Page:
Yngwie Malmsteen’s first album brought a different air to the scene of heavy metal back in the 80s and absolved the use of long instrumental parts in the songs, leading subsequently many guitar players to create their own full-instrumental albums. The albums of Vinnie Moore, Joe Satriani, Jason Becker that followed “Yngwie Malmsteen’s Rising Force” helped to built a cult status for those musicians and the so-called “guitar hero heavy metal”.
Nowadays, we can’t say there is a school that is still active in this kind of music, but every now and then some bands or artists present a new work that is addressed to those who loved the 80s instrumental albums and are still thirsty for endless melodic guitar solos. SOUND THE SIRENS is exactly this case; their second album “The Shape of Sound” brings back, not only the sound, but also the quality that some of the best instrumental albums had in the 80s.
Peter Karapatsas, the man behind SOUND THE SIRENS, seems to have studied thoroughly the old school of instrumental heavy metal, as he preserves the original 80s feeling, but he also adds – in some tracks – some more modern touches. The album is full of dreamy instrumental heavy metal tracks such as “Exist to Exit”, “Follow those Ghosts”, “Sink or Swim”, “March with the Tide”. Very beautiful, 80s classic material, that justifies the purpose that such albums always had; to make the listeners close their eyes, and help them travel wherever they wish, only with a guitar on their side.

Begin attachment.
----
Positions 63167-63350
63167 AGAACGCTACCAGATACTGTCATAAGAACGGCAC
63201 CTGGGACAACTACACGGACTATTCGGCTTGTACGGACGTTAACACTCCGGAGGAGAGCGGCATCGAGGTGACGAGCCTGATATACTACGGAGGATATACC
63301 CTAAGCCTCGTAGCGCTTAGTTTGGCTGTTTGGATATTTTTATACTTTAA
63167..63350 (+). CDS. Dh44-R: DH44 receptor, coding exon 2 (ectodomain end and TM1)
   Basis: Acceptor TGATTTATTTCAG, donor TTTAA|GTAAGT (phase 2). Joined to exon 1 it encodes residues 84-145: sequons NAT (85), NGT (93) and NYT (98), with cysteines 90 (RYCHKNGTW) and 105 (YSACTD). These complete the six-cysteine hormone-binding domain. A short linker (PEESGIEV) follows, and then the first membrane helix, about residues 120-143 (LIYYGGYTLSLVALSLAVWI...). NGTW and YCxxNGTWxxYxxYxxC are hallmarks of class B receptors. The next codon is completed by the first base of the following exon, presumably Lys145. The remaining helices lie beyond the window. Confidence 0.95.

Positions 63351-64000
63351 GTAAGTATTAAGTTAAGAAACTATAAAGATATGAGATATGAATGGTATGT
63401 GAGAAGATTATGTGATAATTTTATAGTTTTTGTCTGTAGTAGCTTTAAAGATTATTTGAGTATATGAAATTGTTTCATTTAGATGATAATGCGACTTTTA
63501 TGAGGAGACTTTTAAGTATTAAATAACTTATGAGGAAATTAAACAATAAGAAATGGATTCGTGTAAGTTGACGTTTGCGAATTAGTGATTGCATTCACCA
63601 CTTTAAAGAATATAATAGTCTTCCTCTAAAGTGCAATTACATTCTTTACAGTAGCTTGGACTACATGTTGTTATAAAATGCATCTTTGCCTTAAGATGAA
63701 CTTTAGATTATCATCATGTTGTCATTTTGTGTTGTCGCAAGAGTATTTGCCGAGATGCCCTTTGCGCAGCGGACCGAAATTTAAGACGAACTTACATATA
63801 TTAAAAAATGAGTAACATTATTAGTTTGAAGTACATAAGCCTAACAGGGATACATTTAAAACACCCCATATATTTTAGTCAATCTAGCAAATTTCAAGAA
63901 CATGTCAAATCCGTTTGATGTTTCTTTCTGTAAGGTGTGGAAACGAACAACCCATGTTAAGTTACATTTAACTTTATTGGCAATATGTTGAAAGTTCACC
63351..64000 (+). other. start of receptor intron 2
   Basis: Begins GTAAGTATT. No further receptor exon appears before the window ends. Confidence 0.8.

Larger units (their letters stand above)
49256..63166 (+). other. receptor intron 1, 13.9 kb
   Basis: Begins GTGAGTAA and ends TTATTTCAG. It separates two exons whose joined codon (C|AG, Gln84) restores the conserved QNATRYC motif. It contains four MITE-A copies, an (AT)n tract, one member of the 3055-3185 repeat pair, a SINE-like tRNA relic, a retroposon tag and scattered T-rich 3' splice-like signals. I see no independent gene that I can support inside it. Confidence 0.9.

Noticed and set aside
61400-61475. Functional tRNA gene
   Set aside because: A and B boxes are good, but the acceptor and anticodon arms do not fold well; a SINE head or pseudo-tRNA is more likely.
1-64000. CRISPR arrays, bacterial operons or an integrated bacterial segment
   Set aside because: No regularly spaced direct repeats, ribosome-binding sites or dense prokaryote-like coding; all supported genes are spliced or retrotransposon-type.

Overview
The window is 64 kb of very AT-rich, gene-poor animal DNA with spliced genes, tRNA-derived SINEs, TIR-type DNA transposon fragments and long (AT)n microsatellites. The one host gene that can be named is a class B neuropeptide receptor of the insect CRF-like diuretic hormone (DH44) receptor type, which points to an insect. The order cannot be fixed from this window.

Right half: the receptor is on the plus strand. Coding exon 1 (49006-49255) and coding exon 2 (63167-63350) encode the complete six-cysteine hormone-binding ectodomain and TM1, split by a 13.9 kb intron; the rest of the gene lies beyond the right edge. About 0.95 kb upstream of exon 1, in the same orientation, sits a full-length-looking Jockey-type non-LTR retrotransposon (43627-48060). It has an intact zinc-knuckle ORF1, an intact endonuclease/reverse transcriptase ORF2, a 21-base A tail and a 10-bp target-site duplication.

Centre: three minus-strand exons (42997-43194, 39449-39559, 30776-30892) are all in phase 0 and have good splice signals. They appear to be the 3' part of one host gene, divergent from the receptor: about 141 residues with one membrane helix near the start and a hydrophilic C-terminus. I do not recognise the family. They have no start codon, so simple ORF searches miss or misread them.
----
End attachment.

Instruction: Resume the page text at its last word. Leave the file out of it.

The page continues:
“The Shape of Sound” is close to the sound of the first album of the band, even though the albums opener is quite speedy and heavy – of course the melodic solos still exist. There are some similar parts in other songs, but the album is in general very melodic, keeping the essence of the 80s, but with a contemporary point of view. Also, those who liked the rock/new age experiments in Marty Friedman’s albums, will also like “Reconnect”, a track that brings out a similar vibe.
SOUND THE SIRENS is a very good choice for those who miss the 80s instrumental metal albums. The band is heavier and more modern than the Mike Varney school for example, but the classic “guitar hero feeling” is here. Those who travel to unknown worlds whenever they hear the sound of a guitar, will find a great companion with this album.